FLORENCE – Archaeological stewardship is a historic preservation movement that is focused on the protection of archaeological sites for future generations. While historic buildings are threatened with removal, alteration, and neglect, archaeological sites face a different set of risks from environmental factors and human destruction. Protecting our archaeological sites and resources is an important part of understanding our history and investing in future generations.
To help raise awareness about archaeological efforts in the Shoals area, and foster a sense of archaeological stewardship, the Florence Indian Mound Museum is partnering with the Tennessee Valley Authority on a series of lectures. These monthly presentations will take place at the Florence Indian Mound Museum and are free to the public.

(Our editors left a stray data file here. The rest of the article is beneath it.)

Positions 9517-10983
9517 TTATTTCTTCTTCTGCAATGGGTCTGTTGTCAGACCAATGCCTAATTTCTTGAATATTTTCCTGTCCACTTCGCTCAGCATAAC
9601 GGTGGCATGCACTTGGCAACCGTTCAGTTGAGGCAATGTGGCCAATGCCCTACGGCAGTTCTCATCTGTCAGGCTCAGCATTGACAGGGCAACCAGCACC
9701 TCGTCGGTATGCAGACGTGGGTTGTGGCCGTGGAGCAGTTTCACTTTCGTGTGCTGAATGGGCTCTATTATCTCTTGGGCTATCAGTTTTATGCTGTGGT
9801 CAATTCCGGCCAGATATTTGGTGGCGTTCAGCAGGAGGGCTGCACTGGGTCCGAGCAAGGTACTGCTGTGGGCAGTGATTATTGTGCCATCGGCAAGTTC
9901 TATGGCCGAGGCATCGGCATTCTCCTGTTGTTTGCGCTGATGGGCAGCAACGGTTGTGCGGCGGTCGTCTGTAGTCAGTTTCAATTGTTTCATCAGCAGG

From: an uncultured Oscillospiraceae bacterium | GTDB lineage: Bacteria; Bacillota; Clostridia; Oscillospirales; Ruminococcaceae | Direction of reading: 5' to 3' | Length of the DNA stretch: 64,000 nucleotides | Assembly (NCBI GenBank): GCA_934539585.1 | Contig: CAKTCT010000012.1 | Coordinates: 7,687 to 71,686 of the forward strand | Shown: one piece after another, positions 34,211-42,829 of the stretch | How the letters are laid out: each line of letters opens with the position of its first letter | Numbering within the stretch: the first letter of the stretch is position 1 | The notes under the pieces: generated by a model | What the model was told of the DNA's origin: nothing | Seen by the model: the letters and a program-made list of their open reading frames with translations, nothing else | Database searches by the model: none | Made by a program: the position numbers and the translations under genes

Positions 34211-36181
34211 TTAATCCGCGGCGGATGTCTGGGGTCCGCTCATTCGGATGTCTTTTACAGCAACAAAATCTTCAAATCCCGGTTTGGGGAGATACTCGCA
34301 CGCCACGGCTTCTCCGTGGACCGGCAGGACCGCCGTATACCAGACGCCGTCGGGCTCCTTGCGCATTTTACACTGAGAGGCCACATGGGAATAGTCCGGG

Hunter B. Johnson will give a talk on the archaeology of the Florence mound on Sunday, August 25 at 2pm. Johnson received his M.A. in anthropology from the University of Alabama and has worked as an archaeologist for over 25 years. He has written numerous articles published by the Journal of Alabama Archaeology, Mississippi Archaeology, Southeastern Archaeology, the University of Alabama Press, and the University of Tennessee Press.
Johnson has been the principal investigator for over 700 successfully completed cultural resource management projects throughout the southeastern United States. Mr. Johnson has extensive experience in mound excavations having worked at the Winterville Mounds, Cotton Mounds, Anna Mounds, and Hyland Mound in Mississippi, and Moundville, Bottle Creek, Florence Mound, and Oakville Mounds in Alabama. He is TVAR’s Director and President.
This event is the second in a series of presentations based around archaeological study and stewardship in the Shoals region. For more information, call 256-760-6427. The Florence Indian Mound Museum is open Tuesday-Saturday from 10-4 and Sunday from 1-4. Admission is $5 for adults and $2 for students.